Initially, it got a lot of buzz, people clamored to get invitations to join, and it became the fastest growing social network in history. But then... nothing.
And now, it's become fairly obvious that it simply hasn't found a place in people's lives:
"When’s the last time you got THAT frustrated with the Google search engine? Sure, you might not find what you wanted on occasion, but 99.99% of the time, it fulfills its function exceedingly well. So why on earth would anyone feel the need to switch to Bing? It may work yes, but to the average user, it doesn’t offer anything above and beyond what you’d find with Google, and in some avenues, is actually worse."
He makes a good point, but Google was not out to make just a marginally better product. Google knew it needed a fundamentally different value proposition, much like how the other whiteboard sites have been able to carve out a community because they ARE doing something different.
Google thought it understood something important that Facebook did not. And it did. However, Google was still wrong.
Google's belief is that people's social networks are not, in real life, lumped into one single group of Friends. Facebook's Friends failed to reflect how relationships are actually organized. Google wanted to create a network that could elegantly accomodate different types of relationships and organize friends into independent groups, allowing users to send intimate updates to best friends and broadcast to the public with the same level of ease.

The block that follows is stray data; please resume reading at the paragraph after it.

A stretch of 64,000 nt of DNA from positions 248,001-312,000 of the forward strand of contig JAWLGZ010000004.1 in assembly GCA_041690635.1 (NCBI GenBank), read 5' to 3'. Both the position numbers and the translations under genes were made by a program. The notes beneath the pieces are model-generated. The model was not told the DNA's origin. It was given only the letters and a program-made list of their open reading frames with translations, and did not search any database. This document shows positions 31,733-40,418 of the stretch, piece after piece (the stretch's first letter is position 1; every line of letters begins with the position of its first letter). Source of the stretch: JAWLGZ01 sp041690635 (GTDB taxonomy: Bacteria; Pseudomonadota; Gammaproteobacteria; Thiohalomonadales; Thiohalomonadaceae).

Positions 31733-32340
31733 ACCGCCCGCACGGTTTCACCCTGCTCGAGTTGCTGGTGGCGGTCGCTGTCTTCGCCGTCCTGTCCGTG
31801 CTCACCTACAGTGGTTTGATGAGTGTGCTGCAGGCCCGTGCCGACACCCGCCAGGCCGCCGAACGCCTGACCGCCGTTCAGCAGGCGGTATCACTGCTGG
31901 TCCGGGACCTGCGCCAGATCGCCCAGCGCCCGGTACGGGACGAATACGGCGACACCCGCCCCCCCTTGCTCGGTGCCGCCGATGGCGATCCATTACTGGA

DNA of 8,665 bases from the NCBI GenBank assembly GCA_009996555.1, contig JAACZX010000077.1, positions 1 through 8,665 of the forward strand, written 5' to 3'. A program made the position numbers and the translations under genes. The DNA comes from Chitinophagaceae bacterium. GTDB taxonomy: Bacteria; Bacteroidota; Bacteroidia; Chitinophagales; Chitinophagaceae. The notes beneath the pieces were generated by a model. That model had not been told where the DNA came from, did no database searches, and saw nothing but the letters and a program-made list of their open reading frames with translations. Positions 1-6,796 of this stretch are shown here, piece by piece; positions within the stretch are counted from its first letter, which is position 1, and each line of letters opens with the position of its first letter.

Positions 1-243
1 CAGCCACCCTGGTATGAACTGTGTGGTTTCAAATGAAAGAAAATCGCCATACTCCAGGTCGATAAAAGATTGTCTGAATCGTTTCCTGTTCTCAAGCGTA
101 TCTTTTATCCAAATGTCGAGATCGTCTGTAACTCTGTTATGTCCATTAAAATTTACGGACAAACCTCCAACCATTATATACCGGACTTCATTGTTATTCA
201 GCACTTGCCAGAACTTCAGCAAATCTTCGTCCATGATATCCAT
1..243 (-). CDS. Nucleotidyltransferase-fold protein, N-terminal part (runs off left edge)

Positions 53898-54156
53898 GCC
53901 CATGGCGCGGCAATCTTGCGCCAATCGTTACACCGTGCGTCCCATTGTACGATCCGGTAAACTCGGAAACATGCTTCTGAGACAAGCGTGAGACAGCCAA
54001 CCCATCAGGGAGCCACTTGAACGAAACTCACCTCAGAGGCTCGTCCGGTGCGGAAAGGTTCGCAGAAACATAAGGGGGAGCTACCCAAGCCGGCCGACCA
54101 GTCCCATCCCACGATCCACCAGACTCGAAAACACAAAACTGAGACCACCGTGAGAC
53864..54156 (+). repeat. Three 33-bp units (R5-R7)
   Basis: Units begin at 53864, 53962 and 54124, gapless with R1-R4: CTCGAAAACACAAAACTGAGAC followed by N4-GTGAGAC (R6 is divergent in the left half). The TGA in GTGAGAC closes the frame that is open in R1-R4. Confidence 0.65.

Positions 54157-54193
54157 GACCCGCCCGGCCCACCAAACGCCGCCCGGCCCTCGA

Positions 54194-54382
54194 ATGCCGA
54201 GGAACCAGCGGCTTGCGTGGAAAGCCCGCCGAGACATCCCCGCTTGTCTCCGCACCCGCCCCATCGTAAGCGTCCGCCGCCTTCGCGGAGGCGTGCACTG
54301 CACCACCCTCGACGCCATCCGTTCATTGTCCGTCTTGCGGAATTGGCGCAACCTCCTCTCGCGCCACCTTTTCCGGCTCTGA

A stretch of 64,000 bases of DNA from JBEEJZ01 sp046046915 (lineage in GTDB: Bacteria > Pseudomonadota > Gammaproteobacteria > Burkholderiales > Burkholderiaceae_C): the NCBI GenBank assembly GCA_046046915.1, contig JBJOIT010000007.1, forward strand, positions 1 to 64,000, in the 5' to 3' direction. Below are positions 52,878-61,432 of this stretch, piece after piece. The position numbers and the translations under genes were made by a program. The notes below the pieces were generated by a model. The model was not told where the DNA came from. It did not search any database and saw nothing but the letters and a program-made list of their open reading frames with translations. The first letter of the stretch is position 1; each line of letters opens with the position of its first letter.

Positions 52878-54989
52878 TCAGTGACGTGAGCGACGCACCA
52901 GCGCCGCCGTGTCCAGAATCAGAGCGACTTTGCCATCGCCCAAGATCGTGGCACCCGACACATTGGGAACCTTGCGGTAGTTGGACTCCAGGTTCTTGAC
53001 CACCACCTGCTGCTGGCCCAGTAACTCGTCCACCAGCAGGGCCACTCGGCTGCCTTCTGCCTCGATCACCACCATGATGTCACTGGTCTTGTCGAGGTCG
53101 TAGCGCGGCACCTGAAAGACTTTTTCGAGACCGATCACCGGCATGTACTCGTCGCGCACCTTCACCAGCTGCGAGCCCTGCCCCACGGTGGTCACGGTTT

Paul Adams was working for Google when he gave the below presentation. It's a great talk, and it captures Google's thesis for why Google+ would work:
Brilliant, right? Except that this isn't what people actually want. There are two unavoidable and insurmountable problems with Google+.
First, everyone who uses Google+ understands the rules of the game, and they know that they aren't receiving every update their connections send out. If there's very little activity in your Google+ feed, you could conclude that no one is using the service. Or, you could conclude that people are using the service, but are choosing not to include you in their updates. The latter assumption makes you feel left out and out of the loop, especially when you hear other people say in real life that they see lots of activity on their Google+. No one wants to feel left out and feel like a loser.
Second, people undeniably want to protect their privacy when they make updates. But, the over-sharing that is endemic to Facebook is a big part of what keeps users engaged. It feels like tabloid gossip when you notice that an acquaintance has taken down all pictures of their significant other after a break-up, or when you watch a heated argument break out in a comment string on a friend's wall post. In the manicured garden that is Google+, you will never be privy to this kind of content. You are left with only what you are already supposed to know about, and the news links that people broadcast to everyone. Nice, but boring.
What Google did not realize is that people don't care about posting privacy as much as they care about feeling like they are included and are in the loop.
If you give your users a great deal of flexibility and privacy when they are generating content, the unavoidable result is that users are left feeling uncertain about how much content they are getting to see, and what they might be missing out on. This is the crux of why activity on Google+ today is tepid at best and why, ten months after launch, the level of user engagement lags far behind Facebook, with no signs that the gap will close in the near future.
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